Several Miami Beach police officers are in hot water for allegedly having sent hundreds of racially and sexually charged emails, said the department chief.
At least 16 officers sent or received 230 offensive emails, most of them between 2010 and 2012, said Miami Beach Police Chief Daniel Oates.
Oates said the emails came to light in an unrelated 2013 internal affairs probe involving now-retired Maj. Angel Vasquez, who, along with former Captain Alex Carulo, sent the bulk of the emails.
Carulo, who set up a pornographic account using his official city email, was fired on Friday, according to The Miami Herald.
The scandal could jeopardize dozens of criminal cases in which they are witnesses, Oates said.
Prosecutors are going over 540 criminal cases in which police officers who received racially or sexually charged emails were listed as witnesses, The Herald said.
The state wants to know if racial or sexual bias could have played a part in the arrests in such cases.
Of the criminal cases, 70 percent of the people who were arrested were white or Hispanic, and the rest black, The Herald said.
The emails demeaned African-Americans and women.
Others mocked “illegal immigrants,” The Herald said.
Many were depictions of crude racial jokes involving President Barack Obama or black celebrities such as golfer Tiger Woods. One shows a woman with a black eye and the caption, "Domestic violence. Because sometimes, you have to tell her more than once."
One of the racially offensive emails depicted a board game called "Black Monopoly" in which every square says "go to jail."
"These activities are a breach of trust. They are disgusting," said Miami-Dade State Attorney Katherine Fernandez Rundle. "Our goal is to make sure our office reviews with a fine-toothed comb all of these cases."
Rundle added that criminal charges are possible if any minors are depicted in the pornographic images. One officer also emailed an autopsy photo of a man fatally shot by police in 2011, possibly in violation of Florida law.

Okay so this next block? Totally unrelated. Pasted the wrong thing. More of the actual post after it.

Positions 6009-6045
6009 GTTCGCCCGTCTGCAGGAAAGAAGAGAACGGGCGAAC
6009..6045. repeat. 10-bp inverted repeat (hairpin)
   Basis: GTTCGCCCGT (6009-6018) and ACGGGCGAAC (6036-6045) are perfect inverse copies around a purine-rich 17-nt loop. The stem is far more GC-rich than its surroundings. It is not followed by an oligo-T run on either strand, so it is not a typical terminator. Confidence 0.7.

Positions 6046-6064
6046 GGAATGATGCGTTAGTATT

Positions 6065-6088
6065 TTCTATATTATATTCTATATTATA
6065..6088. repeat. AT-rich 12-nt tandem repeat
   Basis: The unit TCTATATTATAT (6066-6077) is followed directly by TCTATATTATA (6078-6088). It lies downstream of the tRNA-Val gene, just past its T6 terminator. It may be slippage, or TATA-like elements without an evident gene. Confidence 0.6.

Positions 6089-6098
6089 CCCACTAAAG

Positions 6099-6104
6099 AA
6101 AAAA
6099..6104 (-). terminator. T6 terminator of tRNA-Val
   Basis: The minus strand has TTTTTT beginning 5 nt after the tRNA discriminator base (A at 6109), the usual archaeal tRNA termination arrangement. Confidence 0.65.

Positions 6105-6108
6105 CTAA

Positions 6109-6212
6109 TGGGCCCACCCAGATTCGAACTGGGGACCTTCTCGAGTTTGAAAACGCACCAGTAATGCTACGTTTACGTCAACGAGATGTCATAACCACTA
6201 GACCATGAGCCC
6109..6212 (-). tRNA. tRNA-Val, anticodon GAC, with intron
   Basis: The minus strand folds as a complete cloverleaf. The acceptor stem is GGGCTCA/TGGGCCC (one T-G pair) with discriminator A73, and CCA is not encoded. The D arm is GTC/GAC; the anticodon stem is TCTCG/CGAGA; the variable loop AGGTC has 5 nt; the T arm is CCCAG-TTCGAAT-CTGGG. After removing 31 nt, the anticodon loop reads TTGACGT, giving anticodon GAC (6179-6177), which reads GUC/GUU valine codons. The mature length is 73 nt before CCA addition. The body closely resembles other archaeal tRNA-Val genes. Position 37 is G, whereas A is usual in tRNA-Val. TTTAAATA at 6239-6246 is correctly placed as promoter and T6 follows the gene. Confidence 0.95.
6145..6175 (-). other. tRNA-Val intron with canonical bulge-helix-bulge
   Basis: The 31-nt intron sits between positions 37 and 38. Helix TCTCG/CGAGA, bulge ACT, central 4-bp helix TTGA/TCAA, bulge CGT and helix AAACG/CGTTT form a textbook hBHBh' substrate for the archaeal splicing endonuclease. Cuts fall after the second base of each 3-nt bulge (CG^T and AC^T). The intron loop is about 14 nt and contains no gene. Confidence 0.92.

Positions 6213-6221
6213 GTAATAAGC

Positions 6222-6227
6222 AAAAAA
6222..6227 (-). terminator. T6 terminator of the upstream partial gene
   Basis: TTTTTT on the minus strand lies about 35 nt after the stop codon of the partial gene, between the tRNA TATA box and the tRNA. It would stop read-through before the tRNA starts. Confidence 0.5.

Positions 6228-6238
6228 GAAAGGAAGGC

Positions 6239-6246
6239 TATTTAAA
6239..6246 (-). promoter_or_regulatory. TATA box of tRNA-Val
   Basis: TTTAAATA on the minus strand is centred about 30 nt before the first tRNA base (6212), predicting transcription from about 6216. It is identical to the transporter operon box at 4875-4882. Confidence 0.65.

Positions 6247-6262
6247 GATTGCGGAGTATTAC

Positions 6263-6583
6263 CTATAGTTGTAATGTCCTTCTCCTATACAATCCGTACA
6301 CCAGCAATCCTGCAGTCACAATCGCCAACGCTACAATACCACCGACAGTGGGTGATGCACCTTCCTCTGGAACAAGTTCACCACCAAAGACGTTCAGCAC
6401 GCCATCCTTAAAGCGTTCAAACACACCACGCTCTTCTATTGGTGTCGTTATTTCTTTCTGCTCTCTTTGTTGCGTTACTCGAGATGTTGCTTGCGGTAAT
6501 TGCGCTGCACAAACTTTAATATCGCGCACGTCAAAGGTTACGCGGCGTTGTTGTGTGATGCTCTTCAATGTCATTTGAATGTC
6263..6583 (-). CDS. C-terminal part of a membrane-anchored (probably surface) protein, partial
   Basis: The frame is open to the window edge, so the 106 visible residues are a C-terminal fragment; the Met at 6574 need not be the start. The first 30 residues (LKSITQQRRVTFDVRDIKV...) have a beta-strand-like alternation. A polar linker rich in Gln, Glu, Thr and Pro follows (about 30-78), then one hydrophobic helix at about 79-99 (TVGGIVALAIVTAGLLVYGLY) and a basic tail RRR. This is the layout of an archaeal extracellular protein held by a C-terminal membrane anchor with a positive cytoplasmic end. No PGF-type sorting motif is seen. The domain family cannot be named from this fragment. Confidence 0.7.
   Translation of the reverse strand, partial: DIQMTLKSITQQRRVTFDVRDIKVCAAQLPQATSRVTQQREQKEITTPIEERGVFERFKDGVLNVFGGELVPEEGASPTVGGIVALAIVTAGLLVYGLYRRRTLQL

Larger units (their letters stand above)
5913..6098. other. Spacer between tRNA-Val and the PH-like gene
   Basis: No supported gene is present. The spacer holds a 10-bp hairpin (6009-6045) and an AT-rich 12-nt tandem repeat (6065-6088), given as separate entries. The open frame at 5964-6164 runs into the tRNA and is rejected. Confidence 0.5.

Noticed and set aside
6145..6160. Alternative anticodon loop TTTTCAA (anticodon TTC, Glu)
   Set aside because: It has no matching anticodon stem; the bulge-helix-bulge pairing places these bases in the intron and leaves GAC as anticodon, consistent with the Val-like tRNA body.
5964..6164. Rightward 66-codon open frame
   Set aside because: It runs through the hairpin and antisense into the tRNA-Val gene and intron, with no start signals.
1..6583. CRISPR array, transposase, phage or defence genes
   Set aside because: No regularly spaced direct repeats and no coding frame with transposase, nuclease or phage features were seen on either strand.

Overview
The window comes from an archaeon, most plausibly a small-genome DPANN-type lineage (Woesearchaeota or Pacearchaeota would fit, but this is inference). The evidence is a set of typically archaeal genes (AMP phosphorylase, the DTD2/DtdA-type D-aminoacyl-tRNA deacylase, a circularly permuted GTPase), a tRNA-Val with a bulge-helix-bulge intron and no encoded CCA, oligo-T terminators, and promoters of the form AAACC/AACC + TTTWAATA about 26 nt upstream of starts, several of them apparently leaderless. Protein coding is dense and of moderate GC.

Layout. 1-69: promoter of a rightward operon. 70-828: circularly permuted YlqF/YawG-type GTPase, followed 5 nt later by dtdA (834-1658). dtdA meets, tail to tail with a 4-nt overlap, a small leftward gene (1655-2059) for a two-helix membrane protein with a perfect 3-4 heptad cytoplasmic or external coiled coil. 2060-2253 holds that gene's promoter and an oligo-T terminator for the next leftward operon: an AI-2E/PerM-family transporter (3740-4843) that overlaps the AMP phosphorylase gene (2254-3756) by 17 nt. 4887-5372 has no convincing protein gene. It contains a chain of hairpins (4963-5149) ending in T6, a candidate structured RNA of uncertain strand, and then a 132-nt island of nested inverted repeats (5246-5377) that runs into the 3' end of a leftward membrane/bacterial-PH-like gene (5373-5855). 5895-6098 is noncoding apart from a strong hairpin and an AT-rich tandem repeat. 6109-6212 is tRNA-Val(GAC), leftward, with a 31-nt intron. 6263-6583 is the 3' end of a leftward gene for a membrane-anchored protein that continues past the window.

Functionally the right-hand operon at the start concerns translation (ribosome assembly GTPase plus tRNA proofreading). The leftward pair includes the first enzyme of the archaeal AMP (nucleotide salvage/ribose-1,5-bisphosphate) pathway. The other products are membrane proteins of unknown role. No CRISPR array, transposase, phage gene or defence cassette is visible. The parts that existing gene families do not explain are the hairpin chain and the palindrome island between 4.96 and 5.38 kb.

It wasn't immediately clear Thursday if Vasquez had an attorney to speak for him, and he has not been charged with any crime. Oates, who took over the department last summer, said the investigation shows these types of offensive actions and attitudes are no longer tolerated.
"I can't tell you how angry we are," Oates said. "We want to send a message to our officers and our employees that this kind of behavior is over."
Other police departments have recently uncovered officers involved with offensive emails, images and videos, including earlier this year in Fort Lauderdale when four officers were fired over racial videos and texts. The cases come amid a national debate about issues of race and law enforcement, including several instances of unarmed black men killed by police.
The Miami Beach investigation came to light only weeks before the annual Urban Beach Week event, which draws thousands of largely African-American young people to the area during the Memorial Day holiday.
"We are determined to get past this," Oates said. "There's new leadership in this department. We are addressing this problem."
The Associated Press contributed to this report.
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